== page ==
Teacher Jen Hinerman said other teachers pitch in with sanitary supplies. They’ve come up with a discreet way to share that information with the students or, on occasion, other teachers.

“If there’s a red dot on that teacher’s door, that means they have period products in their rooms, so they don’t have to walk halfway across campus,” Hinerman said.

And it’s not just tampons and pads that are offered.

Thousand said they have a big need for other things girls need on their really heavy days. “We have a whole station for underwear, leggings and wet wipes, which means students don’t have to go home,” Thousand said. And she emphasized they have a tremendous range of sizes, to make sure no student is left out.

Kent-Meridian junior Maryama Barkadle said, “The Hub” also provides changing areas where students can wash up and put on fresh clothes.

“They also have washing machines, if you need to get clothes clean”.

The laundry service is provided free, by the school’s Special Education students, who use the machines as part of their life and work-skills training.

It extends to all students, not just those on their periods. Often, students experiencing homelessness who don’t have access to a washer and dryer and recent immigrants in similar situations bring their laundry to the office.

That’s where school receptionist Tara Gonzalez comes in. She connects kids with resources to fill some of the larger needs. For example, if they need large-sized bottles of shampoo and conditioner or laundry pods for everyone in the home, Gonzalez makes sure those students are taken care of.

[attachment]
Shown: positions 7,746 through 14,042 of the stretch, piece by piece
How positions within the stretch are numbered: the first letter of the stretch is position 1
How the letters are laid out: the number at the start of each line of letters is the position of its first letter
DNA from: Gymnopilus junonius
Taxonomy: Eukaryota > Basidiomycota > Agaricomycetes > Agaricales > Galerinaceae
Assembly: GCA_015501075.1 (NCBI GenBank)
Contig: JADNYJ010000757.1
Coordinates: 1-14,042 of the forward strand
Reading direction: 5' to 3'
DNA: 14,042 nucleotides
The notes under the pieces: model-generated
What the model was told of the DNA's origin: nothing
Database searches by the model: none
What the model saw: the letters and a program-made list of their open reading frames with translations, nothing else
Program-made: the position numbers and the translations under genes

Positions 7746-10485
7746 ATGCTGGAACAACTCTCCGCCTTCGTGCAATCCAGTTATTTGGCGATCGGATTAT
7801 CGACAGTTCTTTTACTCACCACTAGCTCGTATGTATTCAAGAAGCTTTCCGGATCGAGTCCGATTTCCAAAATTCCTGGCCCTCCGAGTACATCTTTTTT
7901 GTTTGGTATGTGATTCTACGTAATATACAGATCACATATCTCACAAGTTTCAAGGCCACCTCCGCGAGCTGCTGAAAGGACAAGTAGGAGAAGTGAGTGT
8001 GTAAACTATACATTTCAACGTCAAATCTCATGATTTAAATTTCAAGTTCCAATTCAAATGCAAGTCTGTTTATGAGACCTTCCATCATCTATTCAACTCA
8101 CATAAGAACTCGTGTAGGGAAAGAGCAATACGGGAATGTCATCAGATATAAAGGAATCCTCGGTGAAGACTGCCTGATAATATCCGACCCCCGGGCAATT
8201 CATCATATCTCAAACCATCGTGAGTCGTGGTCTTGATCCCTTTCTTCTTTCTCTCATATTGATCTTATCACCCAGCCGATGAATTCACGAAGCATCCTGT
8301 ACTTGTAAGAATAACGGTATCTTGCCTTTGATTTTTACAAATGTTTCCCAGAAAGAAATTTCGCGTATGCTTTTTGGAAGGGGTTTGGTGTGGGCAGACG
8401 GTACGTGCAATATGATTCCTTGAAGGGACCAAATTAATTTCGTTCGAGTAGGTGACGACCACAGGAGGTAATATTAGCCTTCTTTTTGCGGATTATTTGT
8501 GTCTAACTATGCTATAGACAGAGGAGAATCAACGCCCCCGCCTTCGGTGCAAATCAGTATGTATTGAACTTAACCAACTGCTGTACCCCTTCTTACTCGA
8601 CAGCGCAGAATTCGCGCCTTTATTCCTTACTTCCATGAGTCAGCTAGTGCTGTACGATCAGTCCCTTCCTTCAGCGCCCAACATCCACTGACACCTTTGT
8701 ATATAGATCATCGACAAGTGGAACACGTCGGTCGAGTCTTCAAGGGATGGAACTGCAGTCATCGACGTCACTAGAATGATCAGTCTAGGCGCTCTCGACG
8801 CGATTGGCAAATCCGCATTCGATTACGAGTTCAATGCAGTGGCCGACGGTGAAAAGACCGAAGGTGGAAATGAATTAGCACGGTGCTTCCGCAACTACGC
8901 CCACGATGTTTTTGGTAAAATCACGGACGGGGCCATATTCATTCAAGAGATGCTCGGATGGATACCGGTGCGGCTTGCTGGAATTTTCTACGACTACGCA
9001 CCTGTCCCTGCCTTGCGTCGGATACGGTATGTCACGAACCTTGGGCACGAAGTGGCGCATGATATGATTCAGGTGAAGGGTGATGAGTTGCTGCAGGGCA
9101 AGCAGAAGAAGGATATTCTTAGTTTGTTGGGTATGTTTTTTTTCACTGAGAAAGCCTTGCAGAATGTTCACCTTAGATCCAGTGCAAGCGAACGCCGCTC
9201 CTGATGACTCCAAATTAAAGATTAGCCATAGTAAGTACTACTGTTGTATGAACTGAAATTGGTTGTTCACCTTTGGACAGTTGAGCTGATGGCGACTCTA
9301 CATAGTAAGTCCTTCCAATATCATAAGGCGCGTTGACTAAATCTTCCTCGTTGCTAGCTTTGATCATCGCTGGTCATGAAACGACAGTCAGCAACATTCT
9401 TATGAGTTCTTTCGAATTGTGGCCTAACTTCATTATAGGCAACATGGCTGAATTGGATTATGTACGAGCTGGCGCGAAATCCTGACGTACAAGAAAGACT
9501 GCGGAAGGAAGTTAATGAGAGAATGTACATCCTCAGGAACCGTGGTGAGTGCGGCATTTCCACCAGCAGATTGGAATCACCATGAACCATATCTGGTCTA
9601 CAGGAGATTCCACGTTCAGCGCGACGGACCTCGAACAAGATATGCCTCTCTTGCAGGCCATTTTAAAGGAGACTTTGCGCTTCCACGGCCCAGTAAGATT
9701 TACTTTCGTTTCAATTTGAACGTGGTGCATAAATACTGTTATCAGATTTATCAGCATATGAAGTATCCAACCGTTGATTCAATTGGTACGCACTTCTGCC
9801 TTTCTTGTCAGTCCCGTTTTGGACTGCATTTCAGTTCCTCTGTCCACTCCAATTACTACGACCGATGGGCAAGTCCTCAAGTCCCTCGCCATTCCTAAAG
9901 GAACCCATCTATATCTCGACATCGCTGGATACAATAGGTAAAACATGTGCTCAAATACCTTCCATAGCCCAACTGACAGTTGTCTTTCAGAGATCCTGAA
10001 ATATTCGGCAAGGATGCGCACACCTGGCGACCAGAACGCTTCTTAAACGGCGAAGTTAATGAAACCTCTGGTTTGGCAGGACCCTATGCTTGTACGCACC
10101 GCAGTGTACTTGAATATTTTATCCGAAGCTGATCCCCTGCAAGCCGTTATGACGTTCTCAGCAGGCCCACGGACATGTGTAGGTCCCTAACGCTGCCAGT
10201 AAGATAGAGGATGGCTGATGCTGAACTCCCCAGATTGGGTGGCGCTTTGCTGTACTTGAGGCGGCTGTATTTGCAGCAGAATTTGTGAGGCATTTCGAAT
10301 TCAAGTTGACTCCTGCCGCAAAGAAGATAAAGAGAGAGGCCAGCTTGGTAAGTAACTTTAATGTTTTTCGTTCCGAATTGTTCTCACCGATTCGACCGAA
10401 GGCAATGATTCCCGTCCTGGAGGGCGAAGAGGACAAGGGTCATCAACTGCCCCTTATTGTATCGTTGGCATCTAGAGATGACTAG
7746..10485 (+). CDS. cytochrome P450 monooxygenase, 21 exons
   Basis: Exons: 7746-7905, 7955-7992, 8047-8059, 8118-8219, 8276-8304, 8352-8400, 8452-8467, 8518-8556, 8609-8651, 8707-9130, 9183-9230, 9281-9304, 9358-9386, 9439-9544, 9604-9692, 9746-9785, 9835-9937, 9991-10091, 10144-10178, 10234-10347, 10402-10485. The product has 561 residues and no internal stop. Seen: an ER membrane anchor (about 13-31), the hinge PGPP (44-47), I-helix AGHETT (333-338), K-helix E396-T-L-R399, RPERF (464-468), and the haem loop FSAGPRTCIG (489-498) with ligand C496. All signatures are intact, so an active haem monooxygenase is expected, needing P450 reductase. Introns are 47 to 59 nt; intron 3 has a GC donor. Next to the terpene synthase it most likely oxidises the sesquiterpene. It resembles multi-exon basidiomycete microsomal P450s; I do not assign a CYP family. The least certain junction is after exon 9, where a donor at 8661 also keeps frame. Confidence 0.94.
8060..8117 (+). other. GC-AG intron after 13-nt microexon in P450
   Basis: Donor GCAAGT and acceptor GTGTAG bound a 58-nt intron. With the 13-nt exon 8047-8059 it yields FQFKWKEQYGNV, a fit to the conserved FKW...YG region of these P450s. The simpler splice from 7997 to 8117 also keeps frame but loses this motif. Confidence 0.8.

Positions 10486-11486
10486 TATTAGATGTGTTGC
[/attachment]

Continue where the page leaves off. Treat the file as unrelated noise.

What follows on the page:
Gonzalez also lets “The Sunshine Ninjas” know if a student is in crisis.

“We had some fires” (of local apartment buildings) Roberts explained. “And they needed something right away. It was nice to be able to help them and say hey, take these cards…they needed towels and clothes, that sort of thing.”

It takes a lot of effort to keep “The Hub” stocked, and a lot of coordination between the three Sunshine Ninjas, the front office and the different groups serving specific purposes.

You may wonder why three busy high school science teachers do the work. If you ask them, it’s a no-brainer.

“It’s a bucket filler for us,” Roberts mused. “There’s a lot of things with teaching right now…it’s hard. Especially post-covid. And this is one of the few things that makes me feel like I’m making a difference these days.”

Thousand agreed. “It’s really instant gratification. We’re filling these needs. Kids need something…we’re providing it.”

If you’re interested in learning more about or supporting the KM-HUB, their website has several ways to get involved.

Editors’ note: This story originally was published on Dec. 27, 2023 and has been updated and republished several times since then.

You can read more of Lisa Brooks’ stories here. Follow Lisa on X, formerly known as Twitter, or email her here.

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Free program provides real solutions at Kent-Meridian High School